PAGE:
Conducting Research in Virtual Reality: Experiences of Interviewing Inside the Metaverse




Interviewing in Virtual Reality, VR affordances, Metaverse Research Methods, VR use cases


Recent technological developments in the “Metaverse” have made the immersive virtual reality an imminent reality. Most existing metaverse research focuses on the use case and business potential of the metaverse and virtual reality technologies, but little research has been conducted to understand the experiences of early adopters and the motivators and inhibitors which affect their adoption and continued use. We set out to research the use cases of the metaverse among early adopters. A qualitative approach was employed for research, given its strengths in exploring unforeseen themes and allowing early adopters to raise issues which matter most to them. However, we adopted a novel, albeit entirely appropriate, research methodology which offers possible emulation: our interviews were conducted within a popular metaverse application, RecRoom, with semi-structured interviews taking place between avatars. We discovered some interesting differences between interviews in virtual reality, as compared to face-to-face and online interviews, due to the unique affordances of the metaverse. We discuss some of our experiences with interviewing in virtual reality. These include positive experiences which build on the affordances of the virtual reality space; apart from the anonymity (not one’s real face), interview participants experienced a greater social presence afforded by gestures indicating emphasis and emotional expressions. However, we also found some potential problems, such as harassment of the researcher and the difficulties with multi-tasking. Alongside capturing metaverse use cases by early adopters at this juncture of metaverse development, our experiences provide some insights and suggestions which might be useful for future metaverse researchers who intend conducting their research with participants while immersed in a virtual reality space.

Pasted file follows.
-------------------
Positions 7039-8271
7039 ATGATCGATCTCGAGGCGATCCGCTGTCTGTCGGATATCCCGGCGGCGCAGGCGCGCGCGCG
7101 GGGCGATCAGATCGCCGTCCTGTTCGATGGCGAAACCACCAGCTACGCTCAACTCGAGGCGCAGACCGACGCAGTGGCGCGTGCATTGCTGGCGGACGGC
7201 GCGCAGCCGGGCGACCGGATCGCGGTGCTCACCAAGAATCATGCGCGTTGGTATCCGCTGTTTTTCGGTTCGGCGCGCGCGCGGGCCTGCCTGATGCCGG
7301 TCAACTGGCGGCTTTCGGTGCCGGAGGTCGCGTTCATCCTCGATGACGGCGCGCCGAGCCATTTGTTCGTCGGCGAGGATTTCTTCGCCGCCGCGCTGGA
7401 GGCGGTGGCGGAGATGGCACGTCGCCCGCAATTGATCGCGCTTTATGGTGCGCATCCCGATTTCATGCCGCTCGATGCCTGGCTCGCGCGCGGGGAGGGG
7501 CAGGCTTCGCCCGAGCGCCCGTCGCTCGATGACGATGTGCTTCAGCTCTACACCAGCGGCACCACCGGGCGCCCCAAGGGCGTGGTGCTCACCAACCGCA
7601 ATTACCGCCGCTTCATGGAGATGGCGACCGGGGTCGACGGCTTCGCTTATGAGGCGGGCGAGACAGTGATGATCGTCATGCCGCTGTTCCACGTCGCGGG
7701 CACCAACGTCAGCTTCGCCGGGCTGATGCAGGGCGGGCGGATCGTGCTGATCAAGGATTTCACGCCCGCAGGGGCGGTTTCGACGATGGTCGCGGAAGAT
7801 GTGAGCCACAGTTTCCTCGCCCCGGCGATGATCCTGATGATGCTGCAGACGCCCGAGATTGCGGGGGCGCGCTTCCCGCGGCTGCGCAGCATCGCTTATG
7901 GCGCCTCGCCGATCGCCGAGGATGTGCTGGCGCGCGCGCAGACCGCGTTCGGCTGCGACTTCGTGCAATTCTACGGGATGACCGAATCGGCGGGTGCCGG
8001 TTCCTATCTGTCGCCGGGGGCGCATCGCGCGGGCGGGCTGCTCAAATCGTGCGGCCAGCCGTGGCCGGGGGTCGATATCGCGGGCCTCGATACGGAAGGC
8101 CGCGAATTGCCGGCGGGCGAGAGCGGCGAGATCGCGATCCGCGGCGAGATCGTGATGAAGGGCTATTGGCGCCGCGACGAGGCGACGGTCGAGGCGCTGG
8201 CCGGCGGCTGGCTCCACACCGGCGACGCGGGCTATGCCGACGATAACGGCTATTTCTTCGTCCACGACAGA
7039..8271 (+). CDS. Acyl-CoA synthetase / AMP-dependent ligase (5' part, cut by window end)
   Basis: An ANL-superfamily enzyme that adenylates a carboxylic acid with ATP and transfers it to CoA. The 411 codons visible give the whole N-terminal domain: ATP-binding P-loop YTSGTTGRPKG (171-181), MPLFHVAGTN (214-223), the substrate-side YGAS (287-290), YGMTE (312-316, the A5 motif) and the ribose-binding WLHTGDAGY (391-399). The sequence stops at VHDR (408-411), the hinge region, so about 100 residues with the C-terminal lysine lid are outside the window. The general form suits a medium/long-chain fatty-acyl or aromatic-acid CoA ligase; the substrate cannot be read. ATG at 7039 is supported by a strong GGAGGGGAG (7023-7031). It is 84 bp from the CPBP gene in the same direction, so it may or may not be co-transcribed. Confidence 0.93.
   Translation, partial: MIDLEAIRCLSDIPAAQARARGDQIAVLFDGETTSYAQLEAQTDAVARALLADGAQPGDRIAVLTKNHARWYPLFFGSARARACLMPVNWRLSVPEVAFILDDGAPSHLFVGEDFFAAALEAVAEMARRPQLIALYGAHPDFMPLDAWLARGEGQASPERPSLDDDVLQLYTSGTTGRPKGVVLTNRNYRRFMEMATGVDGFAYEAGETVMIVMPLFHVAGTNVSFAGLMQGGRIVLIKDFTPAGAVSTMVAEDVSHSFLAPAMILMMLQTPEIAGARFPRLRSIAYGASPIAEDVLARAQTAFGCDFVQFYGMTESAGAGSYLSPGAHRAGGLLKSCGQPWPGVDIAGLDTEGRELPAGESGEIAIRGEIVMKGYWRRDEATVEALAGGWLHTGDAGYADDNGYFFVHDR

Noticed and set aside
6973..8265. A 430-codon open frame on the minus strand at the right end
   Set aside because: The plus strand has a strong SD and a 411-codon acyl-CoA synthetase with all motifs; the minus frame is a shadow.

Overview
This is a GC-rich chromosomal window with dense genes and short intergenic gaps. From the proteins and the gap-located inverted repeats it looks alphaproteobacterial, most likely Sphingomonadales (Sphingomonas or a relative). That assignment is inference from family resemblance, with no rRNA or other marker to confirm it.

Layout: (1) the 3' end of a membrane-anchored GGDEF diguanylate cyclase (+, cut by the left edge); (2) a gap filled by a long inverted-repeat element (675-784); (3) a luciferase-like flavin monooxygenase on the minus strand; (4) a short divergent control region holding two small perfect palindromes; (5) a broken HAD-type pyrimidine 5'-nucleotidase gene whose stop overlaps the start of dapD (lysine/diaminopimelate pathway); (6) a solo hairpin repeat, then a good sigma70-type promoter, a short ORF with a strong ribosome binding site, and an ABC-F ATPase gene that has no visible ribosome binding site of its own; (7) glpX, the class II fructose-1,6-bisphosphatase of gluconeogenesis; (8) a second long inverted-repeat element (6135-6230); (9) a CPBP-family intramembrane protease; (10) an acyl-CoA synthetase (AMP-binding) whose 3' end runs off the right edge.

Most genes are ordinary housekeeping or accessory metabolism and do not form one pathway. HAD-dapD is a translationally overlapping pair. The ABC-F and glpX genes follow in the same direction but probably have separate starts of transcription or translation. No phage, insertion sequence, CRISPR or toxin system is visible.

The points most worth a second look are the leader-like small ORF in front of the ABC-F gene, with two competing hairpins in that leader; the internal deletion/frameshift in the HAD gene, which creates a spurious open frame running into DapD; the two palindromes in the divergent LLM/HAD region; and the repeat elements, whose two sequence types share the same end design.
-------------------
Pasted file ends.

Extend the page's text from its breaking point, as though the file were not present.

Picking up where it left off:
Author Biography

Savannah Althoff-Thomson, University of Cape Town

Savannah is a Masters student in the Department of Information Systems. She is currently researching the need to Africanize AI i.e. AI for Africa, made in Africa. She is passionate about the intersection between technology and psychology. She is also very interested in exploring the ethical dimensions of AI.